Nitrate Vulnerable Zones (NVZs) are areas containing surface water or groundwater that is susceptible to nitrate pollution from agricultural activities. In Wales, the Welsh Government is responsible for maintaining and improving the quality of its aquatic environment and carries out a review of NVZs every four years.
NVZ measures began in Wales in April 2021. Some elements have been introduced in transitional periods. The latest of these came into force on January 1st , 2023, with more to come in August 2024. If you farm in Wales, here’s a summary of what you should have in place and what will happen going forward.
Requirements from 2021
Since April 2021, to comply with NVZ regulations you will have been using the following practices:
- Storing your silage in compliance with Welsh Government regulations
- Notifying Natural Resources Wales (NRW) 14 days before construction or change to any slurry storage or silage pits
- Controlling the spreading of nitrogen fertiliser at high-risk times and in vulnerable areas
- Ensuring that organic manures are incorporated into bare soils or stubble within 24 hours of application
- Observing the following closed periods for application of artificial fertiliser:
|15th September – 15th January
|1st September – 15th January
New NVZ rules for 2023
On January 1st, 2023 the following additional requirements for NVZs came into place in Wales. To comply, you must:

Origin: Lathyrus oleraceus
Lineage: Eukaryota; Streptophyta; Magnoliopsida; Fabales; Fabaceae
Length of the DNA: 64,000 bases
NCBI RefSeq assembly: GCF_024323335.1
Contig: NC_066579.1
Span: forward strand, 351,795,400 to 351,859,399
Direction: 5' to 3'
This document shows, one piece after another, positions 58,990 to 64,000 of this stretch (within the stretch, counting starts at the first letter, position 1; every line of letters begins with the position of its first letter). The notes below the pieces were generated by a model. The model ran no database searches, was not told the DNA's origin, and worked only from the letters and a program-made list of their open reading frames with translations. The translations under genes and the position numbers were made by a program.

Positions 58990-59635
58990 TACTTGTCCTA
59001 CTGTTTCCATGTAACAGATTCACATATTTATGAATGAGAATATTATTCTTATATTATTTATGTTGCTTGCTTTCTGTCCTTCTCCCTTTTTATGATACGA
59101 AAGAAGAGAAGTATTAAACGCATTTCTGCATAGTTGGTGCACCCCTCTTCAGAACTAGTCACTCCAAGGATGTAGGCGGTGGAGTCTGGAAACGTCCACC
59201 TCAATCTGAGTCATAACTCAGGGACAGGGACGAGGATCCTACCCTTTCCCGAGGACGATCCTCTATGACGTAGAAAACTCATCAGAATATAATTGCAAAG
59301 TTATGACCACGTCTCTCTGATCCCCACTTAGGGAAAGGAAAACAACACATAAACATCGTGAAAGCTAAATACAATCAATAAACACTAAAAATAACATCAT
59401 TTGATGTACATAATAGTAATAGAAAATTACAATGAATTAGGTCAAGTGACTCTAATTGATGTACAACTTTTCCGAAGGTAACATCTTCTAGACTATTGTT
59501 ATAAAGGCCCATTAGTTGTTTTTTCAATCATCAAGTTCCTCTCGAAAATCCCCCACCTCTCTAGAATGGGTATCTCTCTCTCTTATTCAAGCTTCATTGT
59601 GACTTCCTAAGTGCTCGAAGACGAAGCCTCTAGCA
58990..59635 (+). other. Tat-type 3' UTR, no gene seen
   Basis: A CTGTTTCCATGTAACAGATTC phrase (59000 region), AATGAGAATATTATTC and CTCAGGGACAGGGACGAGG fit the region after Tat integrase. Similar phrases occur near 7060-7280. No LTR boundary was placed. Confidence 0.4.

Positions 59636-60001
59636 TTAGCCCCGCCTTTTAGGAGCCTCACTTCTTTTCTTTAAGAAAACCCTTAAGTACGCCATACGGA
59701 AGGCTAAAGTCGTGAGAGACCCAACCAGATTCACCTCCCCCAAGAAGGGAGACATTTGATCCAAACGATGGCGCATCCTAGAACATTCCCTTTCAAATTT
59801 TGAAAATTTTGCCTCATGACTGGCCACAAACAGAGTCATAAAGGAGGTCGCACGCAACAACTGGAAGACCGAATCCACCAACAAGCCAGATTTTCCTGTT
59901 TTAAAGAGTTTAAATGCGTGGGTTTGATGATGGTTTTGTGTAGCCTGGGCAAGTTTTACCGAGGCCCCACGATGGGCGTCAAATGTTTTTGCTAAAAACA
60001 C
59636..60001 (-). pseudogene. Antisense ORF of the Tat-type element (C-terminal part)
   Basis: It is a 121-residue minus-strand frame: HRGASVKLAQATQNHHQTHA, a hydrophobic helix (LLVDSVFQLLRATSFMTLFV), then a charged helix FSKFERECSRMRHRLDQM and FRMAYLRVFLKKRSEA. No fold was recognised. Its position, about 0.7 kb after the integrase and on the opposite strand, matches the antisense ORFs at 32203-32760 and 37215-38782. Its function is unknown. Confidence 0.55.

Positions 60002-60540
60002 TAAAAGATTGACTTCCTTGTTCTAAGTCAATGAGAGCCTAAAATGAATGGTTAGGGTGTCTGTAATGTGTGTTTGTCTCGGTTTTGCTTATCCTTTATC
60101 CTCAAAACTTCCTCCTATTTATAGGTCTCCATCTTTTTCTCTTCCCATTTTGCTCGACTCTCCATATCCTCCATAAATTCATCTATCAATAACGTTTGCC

- Create and keep risk maps
- Store organic manure (other than slurry) in compliance with Welsh Government regulations, with heaps stored on farmyards under cover or in temporary field sites
- Create Nutrient Management Plans, and record all applications
- Restrict nutrient applications to official crop limits
- Keep records of all imports and exports of manure
Note that consultation is currently taking place regarding a proposal for nitrogen limits (whole holding and field limits) to be increased from 170kg N/Ha to 250kg N/ha. The new limit will be confirmed by April 2023.
What is coming in 2024?
From August 1st, 2024, closed periods for spreading nitrogen fertiliser (slurry and other organic manures) will be implemented. In addition, the storage capacity of your slurry must be adequate for at least 5 months of storage.
Closed-period dates will depend on soil types and land categories.
For sandy/shallow soils
|1st September – 31st December
|1st August – 31st December
For other soils
|15th October – 15th January
|1st October – 31st January
Speak to us about NVZs
All of this may sound daunting and suggests potentially expensive alterations to your farm and business. However, with some careful planning and timely advice you can create clear and achievable routes forward that will future-proof your farm, which don’t have to be disruptive, and don’t have to incur heavy capital outlay or costs.
To discuss your possible NVZ strategies, and how to achieve them, please call me on 07815 475875, or email me at email@example.com, or contact our head office on 01270 616800 to be put in touch with your local Promar specialist. You can contact us via the Promar website too.
We’ll visit you for an initial consultation and assessment, at no obligation, to suggest the most cost-effective ways for you to achieve the objectives that suit you.
Water resources regulations in full
For full details of the regulations governing NVZs, please see The Water Resources (Control of Agricultural Pollution) (Wales) Regulations 2021: guidance for farmers and land managers document, available on the Welsh government website.